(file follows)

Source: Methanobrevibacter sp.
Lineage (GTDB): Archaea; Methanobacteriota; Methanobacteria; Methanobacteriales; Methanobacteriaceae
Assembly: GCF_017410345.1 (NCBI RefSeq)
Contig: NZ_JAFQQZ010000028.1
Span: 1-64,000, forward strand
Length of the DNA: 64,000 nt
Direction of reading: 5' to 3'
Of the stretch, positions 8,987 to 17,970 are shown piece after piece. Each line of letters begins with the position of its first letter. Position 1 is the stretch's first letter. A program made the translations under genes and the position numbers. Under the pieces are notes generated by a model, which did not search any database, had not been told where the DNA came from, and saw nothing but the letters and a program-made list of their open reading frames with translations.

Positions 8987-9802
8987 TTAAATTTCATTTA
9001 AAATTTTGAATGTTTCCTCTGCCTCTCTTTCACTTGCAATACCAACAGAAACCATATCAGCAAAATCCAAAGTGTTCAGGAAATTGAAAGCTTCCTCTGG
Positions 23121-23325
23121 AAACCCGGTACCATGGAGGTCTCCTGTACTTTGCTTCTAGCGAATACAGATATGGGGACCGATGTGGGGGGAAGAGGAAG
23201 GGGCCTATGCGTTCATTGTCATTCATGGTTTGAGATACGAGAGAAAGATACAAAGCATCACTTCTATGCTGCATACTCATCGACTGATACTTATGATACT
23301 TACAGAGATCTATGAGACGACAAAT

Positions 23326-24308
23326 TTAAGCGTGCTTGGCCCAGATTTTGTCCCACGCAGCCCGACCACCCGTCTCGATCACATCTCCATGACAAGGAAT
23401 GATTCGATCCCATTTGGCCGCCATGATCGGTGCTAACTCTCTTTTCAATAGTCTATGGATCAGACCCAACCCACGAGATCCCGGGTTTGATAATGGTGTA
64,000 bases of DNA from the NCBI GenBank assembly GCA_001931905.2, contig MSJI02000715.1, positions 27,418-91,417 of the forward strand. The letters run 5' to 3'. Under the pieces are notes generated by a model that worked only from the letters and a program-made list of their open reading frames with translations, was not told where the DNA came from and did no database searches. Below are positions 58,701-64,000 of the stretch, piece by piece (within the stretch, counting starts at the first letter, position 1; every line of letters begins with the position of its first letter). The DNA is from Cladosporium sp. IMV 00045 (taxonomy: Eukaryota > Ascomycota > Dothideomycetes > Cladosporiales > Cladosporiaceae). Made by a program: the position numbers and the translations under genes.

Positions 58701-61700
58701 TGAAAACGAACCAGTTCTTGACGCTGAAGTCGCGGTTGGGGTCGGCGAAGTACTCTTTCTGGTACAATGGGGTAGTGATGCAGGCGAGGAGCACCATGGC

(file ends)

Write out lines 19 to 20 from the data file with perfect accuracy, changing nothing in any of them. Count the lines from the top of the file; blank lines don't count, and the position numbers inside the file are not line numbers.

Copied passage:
64,000 bases of DNA from the NCBI GenBank assembly GCA_001931905.2, contig MSJI02000715.1, positions 27,418-91,417 of the forward strand. The letters run 5' to 3'. Under the pieces are notes generated by a model that worked only from the letters and a program-made list of their open reading frames with translations, was not told where the DNA came from and did no database searches. Below are positions 58,701-64,000 of the stretch, piece by piece (within the stretch, counting starts at the first letter, position 1; every line of letters begins with the position of its first letter). The DNA is from Cladosporium sp. IMV 00045 (taxonomy: Eukaryota > Ascomycota > Dothideomycetes > Cladosporiales > Cladosporiaceae). Made by a program: the position numbers and the translations under genes.

Positions 58701-61700